Kentsfield XE[edit]

The first Kentsfield XE processor, the Core 2 Extreme QX6700 (product code 80562) with a clock speed of 2.67 GHz, was released on November 2, 2006 at US$999.[10][11][12][13][14] It was discontinued on January 4, 2008.[15] It featured the Kentsfield XE core and complemented the Core 2 Extreme X6800 dual-core processor based on the Conroe XE core. Similarly to the previous dual-core Extreme processors, CPUs with the Kentsfield XE core had unlocked multipliers.

The Core 2 Extreme QX6800 clocked at 2.93 GHz was released on April 8, 2007, at US$1,199. It had a 130 W TDP thermal envelope, and was intended for high end OEM-only systems.[16]

The Core 2 Extreme QX6850 clocked at 3.0 GHz was launched on July 22, 2007, at US$999. It featured a faster 1333 MT/s FSB. Simultaneously, the previously available Core 2 Extreme QX6700 had its price reduced.

Related processors[edit]

The dual-core desktop version of Kentsfield is Conroe. The server versions of Kentsfield are the dual-processor Clovertown (Xeon 53xx) and the multi-processor Tigerton (Xeon 73xx).


Kentsfield was replaced by the 45 nm Yorkfield processor.


  1. ^ "Intel Clovertowns step up, reduce power". TG Daily. Archived from the original on 2007-09-11. Retrieved 2007-09-05.
  2. ^ "Intel Q3's Prices Revealed: 70% off to Intel C2Q Q6600". HKEPC Hardware. Archived from the original on 2007-03-15. Retrieved 2007-03-16.
  3. ^ "Intel Kentsfield Preview". X-bit labs. Archived from the original on 2006-11-05. Retrieved 2006-09-29.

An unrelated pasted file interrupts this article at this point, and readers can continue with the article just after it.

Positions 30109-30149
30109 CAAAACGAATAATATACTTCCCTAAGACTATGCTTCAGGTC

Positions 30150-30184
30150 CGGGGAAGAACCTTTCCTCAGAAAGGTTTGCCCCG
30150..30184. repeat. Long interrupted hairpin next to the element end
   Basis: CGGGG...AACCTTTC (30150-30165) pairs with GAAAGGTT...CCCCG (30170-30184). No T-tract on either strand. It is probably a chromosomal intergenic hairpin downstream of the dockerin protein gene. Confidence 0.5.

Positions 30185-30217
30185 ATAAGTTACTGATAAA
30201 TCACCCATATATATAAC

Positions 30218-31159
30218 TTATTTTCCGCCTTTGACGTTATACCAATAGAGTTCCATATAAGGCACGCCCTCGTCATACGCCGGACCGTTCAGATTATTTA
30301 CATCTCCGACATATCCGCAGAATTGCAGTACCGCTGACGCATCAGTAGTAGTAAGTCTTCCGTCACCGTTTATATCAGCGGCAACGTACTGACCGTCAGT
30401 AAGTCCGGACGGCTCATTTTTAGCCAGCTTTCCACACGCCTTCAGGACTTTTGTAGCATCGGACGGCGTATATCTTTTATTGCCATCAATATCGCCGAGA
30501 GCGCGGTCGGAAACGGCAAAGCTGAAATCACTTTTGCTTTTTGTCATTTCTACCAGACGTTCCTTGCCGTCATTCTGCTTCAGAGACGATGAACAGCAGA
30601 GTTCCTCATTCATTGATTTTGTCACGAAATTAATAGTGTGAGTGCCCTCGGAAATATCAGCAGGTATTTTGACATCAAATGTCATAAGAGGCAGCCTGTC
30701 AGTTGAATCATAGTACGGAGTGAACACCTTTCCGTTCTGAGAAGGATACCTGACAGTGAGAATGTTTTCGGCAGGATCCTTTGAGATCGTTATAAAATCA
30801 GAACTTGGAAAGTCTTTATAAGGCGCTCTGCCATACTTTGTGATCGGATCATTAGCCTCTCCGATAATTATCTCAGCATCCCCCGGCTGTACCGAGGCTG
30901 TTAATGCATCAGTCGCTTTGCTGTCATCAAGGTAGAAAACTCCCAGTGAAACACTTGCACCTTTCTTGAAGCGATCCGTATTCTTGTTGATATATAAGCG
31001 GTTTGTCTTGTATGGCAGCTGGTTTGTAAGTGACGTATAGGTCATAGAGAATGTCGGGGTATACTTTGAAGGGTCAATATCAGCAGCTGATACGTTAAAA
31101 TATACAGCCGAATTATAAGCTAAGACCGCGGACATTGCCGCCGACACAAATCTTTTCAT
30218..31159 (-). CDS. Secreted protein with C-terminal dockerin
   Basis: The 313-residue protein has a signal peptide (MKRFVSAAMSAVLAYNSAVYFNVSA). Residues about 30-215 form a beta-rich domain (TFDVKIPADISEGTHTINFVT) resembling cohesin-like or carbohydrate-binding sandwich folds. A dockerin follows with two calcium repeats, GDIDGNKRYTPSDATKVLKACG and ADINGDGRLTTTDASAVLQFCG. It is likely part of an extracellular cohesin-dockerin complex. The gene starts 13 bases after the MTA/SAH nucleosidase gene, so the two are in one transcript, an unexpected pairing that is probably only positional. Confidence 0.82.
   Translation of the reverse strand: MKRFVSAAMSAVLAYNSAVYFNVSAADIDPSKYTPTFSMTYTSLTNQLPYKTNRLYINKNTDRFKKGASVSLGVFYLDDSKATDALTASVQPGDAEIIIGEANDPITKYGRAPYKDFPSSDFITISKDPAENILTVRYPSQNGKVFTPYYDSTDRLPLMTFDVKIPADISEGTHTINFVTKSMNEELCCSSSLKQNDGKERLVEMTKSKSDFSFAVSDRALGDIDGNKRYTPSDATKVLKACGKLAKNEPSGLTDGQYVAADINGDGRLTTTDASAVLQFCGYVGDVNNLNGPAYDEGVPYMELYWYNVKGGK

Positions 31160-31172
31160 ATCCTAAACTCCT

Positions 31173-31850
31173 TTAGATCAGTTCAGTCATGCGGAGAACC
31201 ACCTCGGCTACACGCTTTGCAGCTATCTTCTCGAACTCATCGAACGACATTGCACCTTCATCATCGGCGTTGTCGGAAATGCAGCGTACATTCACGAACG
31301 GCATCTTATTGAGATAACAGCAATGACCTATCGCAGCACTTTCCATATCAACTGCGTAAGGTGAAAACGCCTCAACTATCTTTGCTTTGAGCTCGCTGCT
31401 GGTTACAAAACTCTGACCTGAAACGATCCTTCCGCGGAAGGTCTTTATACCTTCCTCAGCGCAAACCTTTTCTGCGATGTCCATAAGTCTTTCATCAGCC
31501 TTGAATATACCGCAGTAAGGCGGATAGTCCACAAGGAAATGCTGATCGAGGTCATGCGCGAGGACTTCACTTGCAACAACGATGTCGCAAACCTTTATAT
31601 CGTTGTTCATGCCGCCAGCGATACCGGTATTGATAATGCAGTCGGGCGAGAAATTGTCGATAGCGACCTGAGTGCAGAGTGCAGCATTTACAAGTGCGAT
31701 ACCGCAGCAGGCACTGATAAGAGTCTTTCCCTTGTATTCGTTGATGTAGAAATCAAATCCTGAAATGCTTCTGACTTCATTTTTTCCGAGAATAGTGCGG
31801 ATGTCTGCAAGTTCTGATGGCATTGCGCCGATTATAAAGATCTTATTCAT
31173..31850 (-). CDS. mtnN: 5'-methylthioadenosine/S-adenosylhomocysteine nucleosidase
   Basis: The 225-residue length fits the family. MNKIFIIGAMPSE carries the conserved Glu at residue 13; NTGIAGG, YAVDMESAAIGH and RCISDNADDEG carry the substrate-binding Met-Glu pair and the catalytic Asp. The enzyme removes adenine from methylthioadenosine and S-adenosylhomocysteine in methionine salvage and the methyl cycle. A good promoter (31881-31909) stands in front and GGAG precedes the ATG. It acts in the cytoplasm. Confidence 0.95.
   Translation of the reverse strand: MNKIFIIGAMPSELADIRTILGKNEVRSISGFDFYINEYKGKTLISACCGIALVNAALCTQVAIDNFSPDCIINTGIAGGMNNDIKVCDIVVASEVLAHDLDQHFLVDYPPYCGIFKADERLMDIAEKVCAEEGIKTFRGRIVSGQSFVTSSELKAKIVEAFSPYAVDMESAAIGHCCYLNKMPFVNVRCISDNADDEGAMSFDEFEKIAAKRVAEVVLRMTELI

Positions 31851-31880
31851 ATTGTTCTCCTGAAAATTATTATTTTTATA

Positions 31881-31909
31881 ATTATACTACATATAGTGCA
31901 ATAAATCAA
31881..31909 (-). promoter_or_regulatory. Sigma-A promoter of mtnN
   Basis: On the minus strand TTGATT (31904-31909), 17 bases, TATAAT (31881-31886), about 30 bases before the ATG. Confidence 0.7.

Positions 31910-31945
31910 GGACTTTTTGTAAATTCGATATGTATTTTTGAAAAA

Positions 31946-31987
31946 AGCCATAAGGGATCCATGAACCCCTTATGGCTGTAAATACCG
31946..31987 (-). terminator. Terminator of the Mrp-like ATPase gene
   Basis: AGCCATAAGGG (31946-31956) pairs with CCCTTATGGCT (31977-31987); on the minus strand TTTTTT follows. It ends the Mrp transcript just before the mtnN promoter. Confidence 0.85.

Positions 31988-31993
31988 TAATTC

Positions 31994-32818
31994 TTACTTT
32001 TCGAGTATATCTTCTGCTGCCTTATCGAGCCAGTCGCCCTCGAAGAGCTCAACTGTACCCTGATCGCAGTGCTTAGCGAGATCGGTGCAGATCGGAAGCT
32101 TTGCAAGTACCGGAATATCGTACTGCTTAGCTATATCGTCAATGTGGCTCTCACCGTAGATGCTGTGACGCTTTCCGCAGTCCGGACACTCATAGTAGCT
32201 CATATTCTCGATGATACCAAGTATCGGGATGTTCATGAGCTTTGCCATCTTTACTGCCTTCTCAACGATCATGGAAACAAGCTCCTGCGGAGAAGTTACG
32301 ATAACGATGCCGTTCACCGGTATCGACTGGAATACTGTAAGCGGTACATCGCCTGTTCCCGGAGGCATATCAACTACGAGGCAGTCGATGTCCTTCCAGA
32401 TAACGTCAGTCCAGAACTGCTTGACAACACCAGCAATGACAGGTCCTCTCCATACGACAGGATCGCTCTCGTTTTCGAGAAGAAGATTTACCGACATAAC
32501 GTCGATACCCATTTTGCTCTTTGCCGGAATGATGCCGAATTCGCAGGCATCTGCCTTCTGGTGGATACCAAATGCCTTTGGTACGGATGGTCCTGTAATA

4. ^ "AMD's Quad FX platform: AMD decides to socket to 'em". The Tech Report. Retrieved 2007-06-11.
  5. ^ "Overindulge Yourself with QX6800: Not Your Plain Vanilla System!". Tom's Hardware. Retrieved 2007-06-11.[permanent dead link]
  6. ^ "Intel quad-core QX6700 reaches system builders". TG Daily. Archived from the original on 2007-09-26. Retrieved 2007-06-11.
  7. ^ "Intel® Core™2 Quad Processor Q6600". Intel Ark. Intel.
  8. ^ "Crysis - Confirmed Runs Best on Quad Core and 64 Bit OS". Tom's Hardware. Retrieved 2007-08-28.
  9. ^ "No Quad Core Scaling in Crysis?". Extreme Tech. Retrieved 2008-03-09.
  10. ^ "Intel's Core 2 Extreme QX6700: The Multi-core Era Begins". AnandTech. Retrieved 2006-11-11.
  11. ^ "Intel Core 2 Extreme QX6700". Bit-Tech. Archived from the original on 2006-12-15. Retrieved 2006-11-11.
  12. ^ ""Kentsfield" to Debut at 2.66 GHz". DailyTech. Archived from the original on 2006-10-21. Retrieved 2006-09-29.
  13. ^ "The Quad Squad". CNET. Retrieved 2006-11-12.
  14. ^ "Intel "Kentsfield" Named Core 2 Quad". DailyTech. Archived from the original on 2007-09-30. Retrieved 2006-09-29.
  15. ^ "Intel already phasing out first quad-core CPU". TG Daily. Archived from the original on 2007-09-13. Retrieved 2007-09-07.
  16. ^ "Overindulge Yourself with QX6800: Not Your Plain Vanilla System!". Tom's Hardware. Retrieved 2007-06-11.[permanent dead link]